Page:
EDIT: This has been previously posted here. Vika is now maintaining a centralized list of such examples.
I had a previous post about some of the ways AIs behave badly. But now there is a new paper, looking at many examples of (mis)behaviour, within the evolutionary programming design. A video summary of some of the results is here.
So note that these are ways that current agents already (mis)behave; theses are not theoretical arguments about what might happen with a future superintelligence.
These behaviours include:
- solving the proxy/heuristic but not the proper problem (eg spinning while falling to get the highest score on a "jump" objective),
- cheating on the test (eg playing dumb on a test so that they could get a higher score afterwards),
- exploiting bugs in the environment (eg quickly twistching body parts to accumulate errors in the physics simulator and thus get "free energy" to propel themselves fast through virtual water),
- agents deliberately crashing other agents (requesting absurdly distant moves on an unbounded tic-tac-toe game, causing the other agents to dynamically expand their memory too much and then crash)
- unexpectedly elegant "impossible" solutions (crawling on its elbows when the percentage of time its feet could touch the ground was sent to 0%), and
- parasitism (in Tierra, an artificial life system, not only were there parasites, but parasites of parasites).
Biological evolution provides a creative fount of complex and subtle adaptations, often surprising the scientists who discover them. However, because evolution is an algorithmic process that transcends the substrate in which it occurs, evolution's creativity is not limited to nature. Indeed, many researchers in the field of digital evolution have observed their evolving algorithms and organisms subverting their intentions, exposing unrecognized bugs in their code, producing unexpected adaptations, or exhibiting outcomes uncannily convergent with ones in nature. Such stories routinely reveal creativity by evolution in these digital worlds, but they rarely fit into the standard scientific narrative. Instead they are often treated as mere obstacles to be overcome, rather than results that warrant study in their own right. The stories themselves are traded among researchers through oral tradition, but that mode of information transmission is inefficient and prone to error and outright loss. Moreover, the fact that these stories tend to be shared only among practitioners means that many natural scientists do not realize how interesting and lifelike digital organisms are and how natural their evolution can be. To our knowledge, no collection of such anecdotes has been published before. This paper is the crowd-sourced product of researchers in the fields of artificial life and evolutionary computation who have provided first-hand accounts of such cases. It thus serves as a written, fact-checked collection of scientifically important and even entertaining stories. In doing so we also present here substantial evidence that the existence and importance of evolutionary surprises extends beyond the natural world, and may indeed be a universal property of all complex evolving systems.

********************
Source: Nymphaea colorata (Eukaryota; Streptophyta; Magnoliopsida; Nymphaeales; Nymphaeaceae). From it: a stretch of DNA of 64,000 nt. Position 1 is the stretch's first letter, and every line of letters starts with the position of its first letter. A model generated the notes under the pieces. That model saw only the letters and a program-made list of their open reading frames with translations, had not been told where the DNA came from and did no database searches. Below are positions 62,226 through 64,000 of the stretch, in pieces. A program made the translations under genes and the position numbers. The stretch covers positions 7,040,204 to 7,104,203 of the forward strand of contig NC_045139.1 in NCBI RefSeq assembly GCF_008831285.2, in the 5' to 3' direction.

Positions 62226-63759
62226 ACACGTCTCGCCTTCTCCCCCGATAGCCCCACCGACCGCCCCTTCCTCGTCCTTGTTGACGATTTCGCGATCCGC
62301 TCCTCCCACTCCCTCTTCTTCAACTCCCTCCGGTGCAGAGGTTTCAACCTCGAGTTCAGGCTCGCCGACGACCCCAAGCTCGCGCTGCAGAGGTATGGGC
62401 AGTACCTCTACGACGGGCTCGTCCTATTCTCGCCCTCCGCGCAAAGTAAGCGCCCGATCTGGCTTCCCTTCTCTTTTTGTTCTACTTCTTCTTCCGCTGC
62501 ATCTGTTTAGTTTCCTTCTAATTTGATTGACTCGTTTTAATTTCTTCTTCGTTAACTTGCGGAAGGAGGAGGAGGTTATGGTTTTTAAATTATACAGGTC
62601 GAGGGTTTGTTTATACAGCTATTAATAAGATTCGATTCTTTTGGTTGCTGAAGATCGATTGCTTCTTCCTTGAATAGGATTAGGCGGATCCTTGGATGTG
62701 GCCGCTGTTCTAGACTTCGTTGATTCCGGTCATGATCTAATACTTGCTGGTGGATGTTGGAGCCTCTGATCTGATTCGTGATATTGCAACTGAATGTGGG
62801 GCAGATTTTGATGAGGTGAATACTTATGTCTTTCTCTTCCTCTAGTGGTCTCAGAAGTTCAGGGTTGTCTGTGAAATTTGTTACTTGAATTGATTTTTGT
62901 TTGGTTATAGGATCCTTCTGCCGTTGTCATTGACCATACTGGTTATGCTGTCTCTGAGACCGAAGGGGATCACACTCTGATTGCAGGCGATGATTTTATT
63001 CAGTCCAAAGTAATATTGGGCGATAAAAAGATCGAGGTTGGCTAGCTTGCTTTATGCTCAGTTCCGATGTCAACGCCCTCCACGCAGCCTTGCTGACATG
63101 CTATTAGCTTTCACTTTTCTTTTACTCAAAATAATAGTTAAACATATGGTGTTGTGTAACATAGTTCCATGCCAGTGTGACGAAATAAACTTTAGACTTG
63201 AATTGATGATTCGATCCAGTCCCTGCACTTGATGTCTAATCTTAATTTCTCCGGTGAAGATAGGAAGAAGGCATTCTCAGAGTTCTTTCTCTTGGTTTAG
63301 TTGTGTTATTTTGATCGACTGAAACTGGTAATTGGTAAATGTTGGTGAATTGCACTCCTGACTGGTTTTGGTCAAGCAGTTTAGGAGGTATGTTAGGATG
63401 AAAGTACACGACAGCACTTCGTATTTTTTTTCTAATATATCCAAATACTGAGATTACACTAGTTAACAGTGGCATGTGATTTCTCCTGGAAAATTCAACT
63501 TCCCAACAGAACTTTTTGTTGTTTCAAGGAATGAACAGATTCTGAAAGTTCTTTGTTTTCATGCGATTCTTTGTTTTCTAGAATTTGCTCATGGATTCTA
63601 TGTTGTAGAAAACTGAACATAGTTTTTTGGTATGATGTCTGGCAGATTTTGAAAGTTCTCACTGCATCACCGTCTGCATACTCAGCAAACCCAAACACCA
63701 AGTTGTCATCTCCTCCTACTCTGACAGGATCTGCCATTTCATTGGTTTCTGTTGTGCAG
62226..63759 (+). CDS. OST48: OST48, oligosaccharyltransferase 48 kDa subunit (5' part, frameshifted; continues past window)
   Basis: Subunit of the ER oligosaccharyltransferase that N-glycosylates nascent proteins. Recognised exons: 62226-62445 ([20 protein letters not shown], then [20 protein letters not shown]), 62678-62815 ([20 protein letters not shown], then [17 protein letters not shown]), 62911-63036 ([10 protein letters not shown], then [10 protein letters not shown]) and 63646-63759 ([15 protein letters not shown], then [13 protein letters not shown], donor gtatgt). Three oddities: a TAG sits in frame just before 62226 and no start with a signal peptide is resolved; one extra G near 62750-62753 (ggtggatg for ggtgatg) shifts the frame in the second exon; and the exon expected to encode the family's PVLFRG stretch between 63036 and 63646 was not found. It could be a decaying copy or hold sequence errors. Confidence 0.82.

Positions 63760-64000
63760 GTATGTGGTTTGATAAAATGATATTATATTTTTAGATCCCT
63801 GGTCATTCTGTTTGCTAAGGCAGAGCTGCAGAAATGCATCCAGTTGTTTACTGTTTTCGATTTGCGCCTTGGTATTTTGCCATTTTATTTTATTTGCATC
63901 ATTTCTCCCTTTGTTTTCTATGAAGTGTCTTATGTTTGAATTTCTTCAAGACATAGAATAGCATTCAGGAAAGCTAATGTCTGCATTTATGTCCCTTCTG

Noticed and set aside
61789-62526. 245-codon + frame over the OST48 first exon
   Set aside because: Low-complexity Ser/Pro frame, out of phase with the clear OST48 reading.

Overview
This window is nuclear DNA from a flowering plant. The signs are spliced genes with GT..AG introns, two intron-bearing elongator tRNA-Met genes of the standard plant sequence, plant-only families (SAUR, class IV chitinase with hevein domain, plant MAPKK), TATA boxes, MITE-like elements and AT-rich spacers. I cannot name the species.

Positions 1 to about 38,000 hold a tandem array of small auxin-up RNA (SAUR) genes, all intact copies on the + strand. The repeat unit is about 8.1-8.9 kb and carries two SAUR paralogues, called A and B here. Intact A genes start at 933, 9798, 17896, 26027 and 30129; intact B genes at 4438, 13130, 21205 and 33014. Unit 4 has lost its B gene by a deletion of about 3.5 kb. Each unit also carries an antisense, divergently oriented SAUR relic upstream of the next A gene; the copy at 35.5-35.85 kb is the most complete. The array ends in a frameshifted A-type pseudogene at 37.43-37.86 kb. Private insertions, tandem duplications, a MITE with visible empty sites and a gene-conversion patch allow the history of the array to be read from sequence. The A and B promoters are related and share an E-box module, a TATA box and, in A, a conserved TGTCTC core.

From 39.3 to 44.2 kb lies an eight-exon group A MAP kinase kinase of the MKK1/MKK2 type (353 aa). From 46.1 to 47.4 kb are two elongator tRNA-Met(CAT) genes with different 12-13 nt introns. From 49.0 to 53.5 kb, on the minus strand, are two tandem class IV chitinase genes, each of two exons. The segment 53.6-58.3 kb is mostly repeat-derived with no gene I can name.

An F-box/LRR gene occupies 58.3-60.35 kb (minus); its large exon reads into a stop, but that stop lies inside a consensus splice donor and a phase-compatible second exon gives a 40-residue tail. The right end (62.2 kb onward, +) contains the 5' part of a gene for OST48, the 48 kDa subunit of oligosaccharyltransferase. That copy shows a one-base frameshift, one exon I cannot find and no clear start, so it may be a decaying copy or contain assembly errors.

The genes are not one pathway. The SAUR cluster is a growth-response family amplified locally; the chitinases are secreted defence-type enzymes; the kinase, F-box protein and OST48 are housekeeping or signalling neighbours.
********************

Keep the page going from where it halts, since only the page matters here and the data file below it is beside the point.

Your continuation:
Its a nice paper :)
I already posted it here a month ago and there is some discussion.
Vika is now maintaining a centralized list of such examples
Thanks! Hadn't seen the previous posting. Added that info to the post.
This was a very fun article. Notably absent from the list, even though I would absolutely have expected it (since the focus was on evolutionary algorithms, even though many observations also apply to gradient-descent):
Driving genes. Biologically, a "driving gene" is one that cheats in (sexual) evolution, by ensuring that it is present in >50% of offspring, usually by weirdly interacting with the machinery that does meiosis.
In artificial evolution that uses "combination", "mutation" and "selection", these would be regions of parameter-space that are attracting under "combination"-dynamics, and use that to beat selection pressure.